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Barriers to Higher Vending Machine Sales

With society moving toward being cashless, one of the largest barriers for higher vending machine usage and sales is the lack of cashless purchase options such as Tap & Go or Apple Pay.

Q_18_graphJust under half (44%) mentioned that the greatest barrier to vending machine use is lack of carrying cash / change.

Other significant barriers to higher vending machine use is increased price – higher prices for basic items that can be easily purchased at supermarkets are making consumers think twice about impulse snack purchases. Machine location is another barrier with many Agents commenting that they rarely even see a vending machine in their day to day life. Finally, with the increase in consumers paying more attention to their health and food choices, 29% commented that there are simply not enough healthy options in vending machines.

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Where do you regularly purchase snack (ie, non-meal) food and/or beverages from?

Almost all Agents (95%) stated that they regularly purchase snack foods and beverages from the supermarket either as part of their regular supermarket shop, or they would prefer to visit a supermarket for the purpose of a snack item purchase. Impulse purchases at the check out account for a quarter of all snack food/ beverage purchases.

37% mentioned that convenience stores/ petrol stations are where they purchase snack foods and beverages from.

The overwhelming response in favour of supermarkets as the preferred place to purchase snack food is primarily price driven with supermarkets offering far better value for money than vending machines. In addition, supermarkets give the consumer more control over the nutritional value of their snacking choices.

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For healthy returns, vending machines need to offer healthy options.

Healthy snacking isn’t a fad. It’s here to stay. Amongst our Agents, 58% mentioned that they are concerned about consuming healthy snack food and beverages; women are more likely to be concerned about consuming healthy snack food (63% female vs 53% male who gave a rating of 7+)

So what did they think about the healthy options available in vending machines? More than half (57%) of Agents considered salted nuts as not unhealthy snack option in vending machines, compared to a much lower number considering chocolate bars (19%) potato chips (18%) and chocolate bars (14%) as not unhealthy.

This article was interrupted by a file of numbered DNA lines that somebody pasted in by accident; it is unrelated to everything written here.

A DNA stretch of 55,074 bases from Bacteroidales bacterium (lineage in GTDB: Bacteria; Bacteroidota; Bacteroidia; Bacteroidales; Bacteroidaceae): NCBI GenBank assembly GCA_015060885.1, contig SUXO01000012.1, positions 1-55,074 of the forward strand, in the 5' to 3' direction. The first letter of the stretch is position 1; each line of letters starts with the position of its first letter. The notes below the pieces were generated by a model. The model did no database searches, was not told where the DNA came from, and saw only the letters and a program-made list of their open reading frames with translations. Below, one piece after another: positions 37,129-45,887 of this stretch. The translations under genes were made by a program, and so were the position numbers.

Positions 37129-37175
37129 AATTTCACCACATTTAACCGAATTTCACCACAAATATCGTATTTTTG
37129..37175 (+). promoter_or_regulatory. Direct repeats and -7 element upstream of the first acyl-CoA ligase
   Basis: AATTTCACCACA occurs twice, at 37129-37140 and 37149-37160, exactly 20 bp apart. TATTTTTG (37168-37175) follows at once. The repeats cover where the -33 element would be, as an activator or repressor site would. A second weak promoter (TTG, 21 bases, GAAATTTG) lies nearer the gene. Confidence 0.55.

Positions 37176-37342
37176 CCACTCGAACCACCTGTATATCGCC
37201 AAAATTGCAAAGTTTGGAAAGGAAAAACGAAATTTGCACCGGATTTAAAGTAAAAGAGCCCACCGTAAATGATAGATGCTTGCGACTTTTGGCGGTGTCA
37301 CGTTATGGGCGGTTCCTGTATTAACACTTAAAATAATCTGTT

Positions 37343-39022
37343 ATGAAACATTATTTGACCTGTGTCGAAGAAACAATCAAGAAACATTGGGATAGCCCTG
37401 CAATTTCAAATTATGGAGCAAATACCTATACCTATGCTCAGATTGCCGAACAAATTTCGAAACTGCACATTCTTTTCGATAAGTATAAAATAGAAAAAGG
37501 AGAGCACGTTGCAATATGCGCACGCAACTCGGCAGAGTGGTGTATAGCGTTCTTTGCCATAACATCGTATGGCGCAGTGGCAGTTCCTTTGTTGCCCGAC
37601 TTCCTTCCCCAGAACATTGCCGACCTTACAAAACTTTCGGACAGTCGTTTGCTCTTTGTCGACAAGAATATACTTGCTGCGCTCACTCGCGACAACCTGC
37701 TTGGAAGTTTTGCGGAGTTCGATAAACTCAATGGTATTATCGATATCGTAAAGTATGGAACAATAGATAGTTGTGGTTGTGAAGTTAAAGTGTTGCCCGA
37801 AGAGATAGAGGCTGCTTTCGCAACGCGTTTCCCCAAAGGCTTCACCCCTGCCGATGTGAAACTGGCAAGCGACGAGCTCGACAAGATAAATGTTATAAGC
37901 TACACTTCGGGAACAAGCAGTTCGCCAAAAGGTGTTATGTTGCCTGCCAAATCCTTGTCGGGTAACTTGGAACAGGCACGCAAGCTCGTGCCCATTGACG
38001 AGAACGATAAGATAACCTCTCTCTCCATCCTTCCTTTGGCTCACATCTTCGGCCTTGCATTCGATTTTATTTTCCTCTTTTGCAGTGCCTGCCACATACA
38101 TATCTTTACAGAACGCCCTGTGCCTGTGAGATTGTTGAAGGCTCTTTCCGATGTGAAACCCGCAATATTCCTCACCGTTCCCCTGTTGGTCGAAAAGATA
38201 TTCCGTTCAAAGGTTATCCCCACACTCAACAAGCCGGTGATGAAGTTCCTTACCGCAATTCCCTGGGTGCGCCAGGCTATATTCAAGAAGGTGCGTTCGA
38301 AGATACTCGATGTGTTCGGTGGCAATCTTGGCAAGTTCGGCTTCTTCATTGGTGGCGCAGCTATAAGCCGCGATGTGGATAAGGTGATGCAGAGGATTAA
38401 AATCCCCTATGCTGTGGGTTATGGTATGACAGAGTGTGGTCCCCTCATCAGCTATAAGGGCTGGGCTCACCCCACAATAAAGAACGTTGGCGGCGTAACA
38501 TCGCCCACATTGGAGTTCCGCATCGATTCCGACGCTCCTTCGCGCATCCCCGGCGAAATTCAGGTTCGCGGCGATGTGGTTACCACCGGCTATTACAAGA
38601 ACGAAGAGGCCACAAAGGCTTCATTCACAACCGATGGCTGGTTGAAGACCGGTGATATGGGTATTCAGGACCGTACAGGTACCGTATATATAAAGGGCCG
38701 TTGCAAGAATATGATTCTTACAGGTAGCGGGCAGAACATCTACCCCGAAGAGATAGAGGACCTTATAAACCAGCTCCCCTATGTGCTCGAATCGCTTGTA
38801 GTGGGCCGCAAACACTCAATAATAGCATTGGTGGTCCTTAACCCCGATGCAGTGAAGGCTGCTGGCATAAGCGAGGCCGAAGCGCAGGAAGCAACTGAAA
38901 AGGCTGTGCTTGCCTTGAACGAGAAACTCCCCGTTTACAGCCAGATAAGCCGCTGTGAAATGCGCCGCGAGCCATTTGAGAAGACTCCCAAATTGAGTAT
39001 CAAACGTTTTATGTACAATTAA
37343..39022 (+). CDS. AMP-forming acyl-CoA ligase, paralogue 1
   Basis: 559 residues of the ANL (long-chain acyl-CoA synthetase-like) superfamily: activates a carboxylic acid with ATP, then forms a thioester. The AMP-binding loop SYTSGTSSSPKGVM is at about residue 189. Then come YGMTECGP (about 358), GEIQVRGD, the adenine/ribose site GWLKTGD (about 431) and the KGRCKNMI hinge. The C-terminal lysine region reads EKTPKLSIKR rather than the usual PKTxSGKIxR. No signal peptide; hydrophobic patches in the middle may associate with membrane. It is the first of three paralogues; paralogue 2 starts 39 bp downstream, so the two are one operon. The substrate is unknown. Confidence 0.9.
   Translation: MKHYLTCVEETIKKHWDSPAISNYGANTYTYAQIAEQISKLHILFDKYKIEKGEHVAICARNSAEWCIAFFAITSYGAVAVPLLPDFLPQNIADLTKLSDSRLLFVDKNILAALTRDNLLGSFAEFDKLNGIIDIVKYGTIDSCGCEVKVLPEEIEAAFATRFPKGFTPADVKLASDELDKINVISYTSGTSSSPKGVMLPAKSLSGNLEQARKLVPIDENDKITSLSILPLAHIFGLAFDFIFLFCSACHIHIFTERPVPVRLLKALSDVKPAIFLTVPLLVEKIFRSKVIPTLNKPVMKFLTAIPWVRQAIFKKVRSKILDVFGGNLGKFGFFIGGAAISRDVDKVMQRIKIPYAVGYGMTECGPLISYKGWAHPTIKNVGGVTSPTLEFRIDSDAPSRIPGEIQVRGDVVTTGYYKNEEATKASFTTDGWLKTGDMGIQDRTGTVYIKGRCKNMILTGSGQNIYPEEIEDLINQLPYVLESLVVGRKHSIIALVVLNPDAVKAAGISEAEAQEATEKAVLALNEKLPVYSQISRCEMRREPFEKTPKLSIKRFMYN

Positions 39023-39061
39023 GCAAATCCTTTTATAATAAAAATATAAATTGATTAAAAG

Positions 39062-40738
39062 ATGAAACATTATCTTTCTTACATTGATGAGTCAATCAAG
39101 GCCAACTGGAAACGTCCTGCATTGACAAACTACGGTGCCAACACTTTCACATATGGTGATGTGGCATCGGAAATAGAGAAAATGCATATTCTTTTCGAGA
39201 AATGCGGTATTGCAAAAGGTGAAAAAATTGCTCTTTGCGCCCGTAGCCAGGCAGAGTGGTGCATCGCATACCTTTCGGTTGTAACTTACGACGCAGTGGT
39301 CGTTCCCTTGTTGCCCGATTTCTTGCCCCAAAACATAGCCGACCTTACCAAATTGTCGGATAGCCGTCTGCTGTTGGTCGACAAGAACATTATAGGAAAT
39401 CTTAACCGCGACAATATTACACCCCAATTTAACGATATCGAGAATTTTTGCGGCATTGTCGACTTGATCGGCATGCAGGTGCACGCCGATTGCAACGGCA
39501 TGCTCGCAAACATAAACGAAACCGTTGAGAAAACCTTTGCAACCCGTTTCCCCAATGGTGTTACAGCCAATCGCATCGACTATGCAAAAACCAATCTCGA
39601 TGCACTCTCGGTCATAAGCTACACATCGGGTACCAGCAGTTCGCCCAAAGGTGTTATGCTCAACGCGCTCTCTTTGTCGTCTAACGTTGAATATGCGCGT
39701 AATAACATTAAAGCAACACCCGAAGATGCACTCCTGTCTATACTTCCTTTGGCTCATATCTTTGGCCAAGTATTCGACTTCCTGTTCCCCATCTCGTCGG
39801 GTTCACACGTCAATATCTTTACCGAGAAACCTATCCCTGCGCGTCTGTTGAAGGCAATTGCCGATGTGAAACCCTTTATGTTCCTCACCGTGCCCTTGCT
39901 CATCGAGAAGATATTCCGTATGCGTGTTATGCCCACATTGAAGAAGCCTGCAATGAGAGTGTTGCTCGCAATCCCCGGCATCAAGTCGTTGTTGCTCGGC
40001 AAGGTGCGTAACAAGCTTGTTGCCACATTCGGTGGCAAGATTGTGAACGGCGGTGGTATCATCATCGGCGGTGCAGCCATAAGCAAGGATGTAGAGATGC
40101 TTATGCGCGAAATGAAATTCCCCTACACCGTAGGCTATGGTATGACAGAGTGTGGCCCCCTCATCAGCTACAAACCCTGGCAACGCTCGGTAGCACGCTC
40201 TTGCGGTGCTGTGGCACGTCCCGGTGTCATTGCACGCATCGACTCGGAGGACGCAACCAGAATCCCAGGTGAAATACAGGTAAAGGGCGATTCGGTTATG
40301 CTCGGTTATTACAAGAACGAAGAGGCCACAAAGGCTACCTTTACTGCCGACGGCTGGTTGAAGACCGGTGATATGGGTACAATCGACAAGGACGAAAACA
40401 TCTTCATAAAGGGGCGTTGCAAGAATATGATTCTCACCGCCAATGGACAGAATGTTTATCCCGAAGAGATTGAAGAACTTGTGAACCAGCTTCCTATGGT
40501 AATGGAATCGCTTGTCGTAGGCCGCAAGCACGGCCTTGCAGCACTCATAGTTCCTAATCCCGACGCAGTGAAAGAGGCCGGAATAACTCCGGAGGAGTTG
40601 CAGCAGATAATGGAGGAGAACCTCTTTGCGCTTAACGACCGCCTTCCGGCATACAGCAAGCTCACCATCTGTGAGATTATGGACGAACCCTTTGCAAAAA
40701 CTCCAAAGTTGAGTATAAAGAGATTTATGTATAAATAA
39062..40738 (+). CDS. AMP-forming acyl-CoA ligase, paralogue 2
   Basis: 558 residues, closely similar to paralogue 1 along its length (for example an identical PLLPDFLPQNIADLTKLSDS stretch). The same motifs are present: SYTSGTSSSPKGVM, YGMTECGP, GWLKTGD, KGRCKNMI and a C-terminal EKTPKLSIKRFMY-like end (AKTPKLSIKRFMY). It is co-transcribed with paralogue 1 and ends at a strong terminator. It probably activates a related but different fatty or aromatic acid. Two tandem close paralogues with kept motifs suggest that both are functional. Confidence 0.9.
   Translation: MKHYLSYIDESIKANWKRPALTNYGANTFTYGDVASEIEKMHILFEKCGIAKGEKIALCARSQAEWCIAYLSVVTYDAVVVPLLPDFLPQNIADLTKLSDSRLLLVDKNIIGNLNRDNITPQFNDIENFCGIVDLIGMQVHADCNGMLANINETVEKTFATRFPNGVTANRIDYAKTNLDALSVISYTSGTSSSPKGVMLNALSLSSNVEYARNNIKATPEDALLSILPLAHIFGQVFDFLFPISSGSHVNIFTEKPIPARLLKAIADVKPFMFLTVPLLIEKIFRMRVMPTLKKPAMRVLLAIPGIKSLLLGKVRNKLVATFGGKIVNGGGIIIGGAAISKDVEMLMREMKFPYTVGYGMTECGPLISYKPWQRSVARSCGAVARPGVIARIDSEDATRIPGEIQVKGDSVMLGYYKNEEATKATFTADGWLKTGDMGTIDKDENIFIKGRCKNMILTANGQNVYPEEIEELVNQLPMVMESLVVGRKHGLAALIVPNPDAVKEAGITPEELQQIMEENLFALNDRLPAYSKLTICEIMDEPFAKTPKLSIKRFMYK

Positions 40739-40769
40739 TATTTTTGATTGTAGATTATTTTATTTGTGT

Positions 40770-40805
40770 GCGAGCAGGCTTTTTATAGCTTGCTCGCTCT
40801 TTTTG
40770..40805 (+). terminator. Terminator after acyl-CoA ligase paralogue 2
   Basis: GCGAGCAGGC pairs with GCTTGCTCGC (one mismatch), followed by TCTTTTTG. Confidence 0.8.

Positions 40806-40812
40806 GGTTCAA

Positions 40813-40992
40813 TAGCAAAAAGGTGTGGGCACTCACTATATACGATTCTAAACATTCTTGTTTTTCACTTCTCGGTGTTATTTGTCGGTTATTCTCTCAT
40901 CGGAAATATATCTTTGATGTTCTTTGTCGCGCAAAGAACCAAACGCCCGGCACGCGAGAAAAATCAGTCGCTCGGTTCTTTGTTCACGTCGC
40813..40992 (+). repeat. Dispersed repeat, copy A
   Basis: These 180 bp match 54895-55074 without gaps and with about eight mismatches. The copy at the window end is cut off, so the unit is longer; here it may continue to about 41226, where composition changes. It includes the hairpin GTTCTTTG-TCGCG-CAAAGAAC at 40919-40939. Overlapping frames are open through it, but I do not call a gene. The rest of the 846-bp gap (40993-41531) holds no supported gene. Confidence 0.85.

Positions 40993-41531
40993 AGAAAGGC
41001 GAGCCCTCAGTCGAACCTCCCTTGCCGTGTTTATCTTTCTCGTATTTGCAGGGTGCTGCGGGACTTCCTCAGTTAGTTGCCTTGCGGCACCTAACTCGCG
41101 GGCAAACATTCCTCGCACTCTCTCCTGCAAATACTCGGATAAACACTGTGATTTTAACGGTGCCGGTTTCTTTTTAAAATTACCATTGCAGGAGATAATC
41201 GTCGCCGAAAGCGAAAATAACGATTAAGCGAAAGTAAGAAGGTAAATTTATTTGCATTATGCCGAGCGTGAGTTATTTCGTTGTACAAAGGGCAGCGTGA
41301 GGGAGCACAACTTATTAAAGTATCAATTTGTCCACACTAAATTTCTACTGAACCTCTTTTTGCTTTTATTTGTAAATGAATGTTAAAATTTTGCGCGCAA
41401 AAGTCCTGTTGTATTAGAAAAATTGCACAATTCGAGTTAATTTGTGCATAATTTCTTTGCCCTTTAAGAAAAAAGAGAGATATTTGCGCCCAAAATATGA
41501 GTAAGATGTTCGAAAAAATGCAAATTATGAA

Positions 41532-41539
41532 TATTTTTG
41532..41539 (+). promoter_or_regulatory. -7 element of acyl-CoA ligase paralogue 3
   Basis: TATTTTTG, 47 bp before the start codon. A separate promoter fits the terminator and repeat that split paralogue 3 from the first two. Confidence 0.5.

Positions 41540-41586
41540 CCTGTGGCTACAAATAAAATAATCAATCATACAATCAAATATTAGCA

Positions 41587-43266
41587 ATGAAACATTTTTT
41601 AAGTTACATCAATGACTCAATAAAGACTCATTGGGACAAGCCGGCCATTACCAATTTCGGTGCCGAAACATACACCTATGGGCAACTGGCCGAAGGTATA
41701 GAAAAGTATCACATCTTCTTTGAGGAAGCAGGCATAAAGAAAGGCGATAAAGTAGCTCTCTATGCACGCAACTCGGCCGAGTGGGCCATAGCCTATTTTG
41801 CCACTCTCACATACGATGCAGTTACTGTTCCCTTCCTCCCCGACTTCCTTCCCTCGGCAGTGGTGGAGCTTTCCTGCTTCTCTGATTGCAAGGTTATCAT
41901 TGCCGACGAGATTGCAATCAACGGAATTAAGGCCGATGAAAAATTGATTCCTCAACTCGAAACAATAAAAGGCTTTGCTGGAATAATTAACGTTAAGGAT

Q8 graph_V2What do these results say about our snacking habits?

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As people become more educated about food and its influence on overall health, they are more and more conscious about making more healthy choices on what goes into their bodies. A movement toward better government regulation toward high calorie/low nutrition food is supported with an average of 50% of Agents agreeing that this is important.

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In light of this movement, an overhaul on the product range in vending machines may be what is in order to improve their overall appeal and make them more attractive to the health conscious consumer.

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Mobile Research Agency of the Year – WINNER!

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The MRMW Awards are a celebration of innovation and excellence in the market research industry and aim to recognise the hard work of individuals who have achieved significant breakthroughs in mobile market research.

The Awards are judged by an international panel comprised of experienced market researchers, respected thought leaders in the field of market research and MRMW Advisory Board members. Winners are chosen based on the judges combined vote, ensuring a fair and transparent selection process.

AGENCY OF THE YEAR AWARD

We were up against some heavy hitters including Watch Me Think, so we’re super-pleased that Field Agent has been recognised as an industry leader in Mobile Research.

Read more about the MRMW Awards here.